I am not sure I can say how much importance ought to be attributed to her "fashion sense," which seems to range from K.D. Lang to Bryan Ferry. But it's all good if it supports the characterization of her victory gesture, "Her clenched fist victory salute was widely seen as a show of defiance by the forces in Serbia that stand in direct opposition to the ultranationalists and their policy of isolation and hostility to all minorities."
"Belgrade exploded with joy the moment her victory was proclaimed, with thousands taking to the streets, honking car horns and waving the Serbian flag in the capital's central Republic Square until dawn.
Such outpourings are typical when the country's basketball or water polo teams are victorious. But this was different, for it was the first time the proverbially macho Serbs had done the same honours for a young female singer - let alone one with Serifovic's unusual fashion sense."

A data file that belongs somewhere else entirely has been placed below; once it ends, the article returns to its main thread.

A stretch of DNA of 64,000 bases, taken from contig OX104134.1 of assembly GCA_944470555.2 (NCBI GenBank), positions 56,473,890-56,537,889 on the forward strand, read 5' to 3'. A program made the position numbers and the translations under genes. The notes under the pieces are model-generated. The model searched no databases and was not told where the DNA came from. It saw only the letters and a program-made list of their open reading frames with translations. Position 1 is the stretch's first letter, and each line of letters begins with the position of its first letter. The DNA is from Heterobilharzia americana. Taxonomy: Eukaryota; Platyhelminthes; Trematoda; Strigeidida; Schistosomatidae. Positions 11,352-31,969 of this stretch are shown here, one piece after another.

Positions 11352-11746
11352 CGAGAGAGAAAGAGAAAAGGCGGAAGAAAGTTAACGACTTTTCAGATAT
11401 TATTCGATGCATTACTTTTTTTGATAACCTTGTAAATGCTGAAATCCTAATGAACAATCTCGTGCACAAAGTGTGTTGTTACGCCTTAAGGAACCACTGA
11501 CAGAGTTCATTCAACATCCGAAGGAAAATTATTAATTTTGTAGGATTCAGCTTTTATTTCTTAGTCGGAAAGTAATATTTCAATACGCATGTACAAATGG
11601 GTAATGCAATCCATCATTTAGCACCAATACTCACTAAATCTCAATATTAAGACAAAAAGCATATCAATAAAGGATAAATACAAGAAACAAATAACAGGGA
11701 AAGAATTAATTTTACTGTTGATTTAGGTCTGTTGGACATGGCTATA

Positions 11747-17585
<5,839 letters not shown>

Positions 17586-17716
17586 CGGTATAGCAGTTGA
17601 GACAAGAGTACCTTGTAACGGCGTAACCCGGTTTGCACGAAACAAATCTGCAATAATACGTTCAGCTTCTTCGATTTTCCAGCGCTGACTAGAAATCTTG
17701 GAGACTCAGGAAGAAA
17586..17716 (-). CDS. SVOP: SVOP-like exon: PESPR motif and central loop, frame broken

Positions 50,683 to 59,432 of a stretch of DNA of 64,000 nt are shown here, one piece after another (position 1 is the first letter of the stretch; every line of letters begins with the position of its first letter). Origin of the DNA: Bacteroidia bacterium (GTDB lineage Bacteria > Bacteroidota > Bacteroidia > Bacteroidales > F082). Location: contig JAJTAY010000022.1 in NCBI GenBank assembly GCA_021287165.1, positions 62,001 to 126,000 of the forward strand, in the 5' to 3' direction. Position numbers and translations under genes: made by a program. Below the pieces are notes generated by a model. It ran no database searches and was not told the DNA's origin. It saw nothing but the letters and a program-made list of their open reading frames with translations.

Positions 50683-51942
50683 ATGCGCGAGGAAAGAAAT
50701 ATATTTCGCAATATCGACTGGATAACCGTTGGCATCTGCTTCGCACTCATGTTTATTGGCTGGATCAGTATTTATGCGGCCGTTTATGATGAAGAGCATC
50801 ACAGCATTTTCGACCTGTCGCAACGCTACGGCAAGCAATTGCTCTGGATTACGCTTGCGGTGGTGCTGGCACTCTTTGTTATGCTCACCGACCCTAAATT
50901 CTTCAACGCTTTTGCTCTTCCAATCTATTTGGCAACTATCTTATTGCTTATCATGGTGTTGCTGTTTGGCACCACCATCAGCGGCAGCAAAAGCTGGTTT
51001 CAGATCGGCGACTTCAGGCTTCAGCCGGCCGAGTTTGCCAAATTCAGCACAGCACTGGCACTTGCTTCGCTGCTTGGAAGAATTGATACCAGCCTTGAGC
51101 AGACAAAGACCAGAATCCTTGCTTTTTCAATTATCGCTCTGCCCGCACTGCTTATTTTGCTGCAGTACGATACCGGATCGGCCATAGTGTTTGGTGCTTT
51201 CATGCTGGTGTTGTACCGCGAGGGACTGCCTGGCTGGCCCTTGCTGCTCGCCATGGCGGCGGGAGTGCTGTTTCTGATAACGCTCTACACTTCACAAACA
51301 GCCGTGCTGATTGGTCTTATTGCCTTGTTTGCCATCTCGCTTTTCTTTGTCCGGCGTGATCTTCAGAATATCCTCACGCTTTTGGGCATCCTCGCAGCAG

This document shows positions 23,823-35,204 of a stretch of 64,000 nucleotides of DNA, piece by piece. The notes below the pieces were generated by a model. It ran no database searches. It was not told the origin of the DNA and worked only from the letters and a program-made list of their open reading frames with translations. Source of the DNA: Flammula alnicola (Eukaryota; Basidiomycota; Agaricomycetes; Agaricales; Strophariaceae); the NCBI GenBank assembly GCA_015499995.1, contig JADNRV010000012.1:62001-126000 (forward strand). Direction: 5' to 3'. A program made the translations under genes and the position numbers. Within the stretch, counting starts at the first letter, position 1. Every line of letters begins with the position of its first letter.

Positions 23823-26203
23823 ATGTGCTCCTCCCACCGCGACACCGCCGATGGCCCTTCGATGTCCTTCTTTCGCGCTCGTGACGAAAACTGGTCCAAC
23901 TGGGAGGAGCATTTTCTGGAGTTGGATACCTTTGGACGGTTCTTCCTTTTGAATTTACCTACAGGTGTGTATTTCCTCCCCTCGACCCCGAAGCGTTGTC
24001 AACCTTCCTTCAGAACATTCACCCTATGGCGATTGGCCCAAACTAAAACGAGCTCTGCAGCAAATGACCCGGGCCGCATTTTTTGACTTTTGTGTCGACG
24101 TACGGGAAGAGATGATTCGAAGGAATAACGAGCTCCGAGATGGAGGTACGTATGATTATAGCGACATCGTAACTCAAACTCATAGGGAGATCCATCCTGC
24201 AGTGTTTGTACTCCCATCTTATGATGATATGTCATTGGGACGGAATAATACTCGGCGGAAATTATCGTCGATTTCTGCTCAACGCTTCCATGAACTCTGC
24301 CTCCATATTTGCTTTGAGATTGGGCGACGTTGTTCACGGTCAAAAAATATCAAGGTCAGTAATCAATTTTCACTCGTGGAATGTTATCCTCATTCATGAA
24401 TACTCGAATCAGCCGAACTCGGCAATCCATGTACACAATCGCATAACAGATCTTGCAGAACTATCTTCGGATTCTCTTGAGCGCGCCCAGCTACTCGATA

Maybe that offers a sort of background for the silly argument between the Unija Roma Srbije (in whose campaign Šerifović participated, and in which her mother is a member and her uncle an officer) and the Srpska Radikalna Stranka (of which, they claim, her grandfather is a member) over which political party can claim credit for her singing. She says she is not a member of any party, but that did not seem to distract the party leaders much.
Catherine also has a roundup of press coverage.
Update: It ain't Balkanology without essentialism, right? Here is Frank Tiggelaar's English translation of an article from the Dutch NRC Handelsblad about macho countries and ideal women. Or is it macho women and ideal countries?
Yet another update: Uh oh, bilo bi dobro i meni da pogledate the comments to the previous post, where Paul points us to charges that "Molitva" is lifted from the Albanian hit "Ndarja" by Soni Malaj. And did the unfortunate Scooch pinch a tune from DaRiva?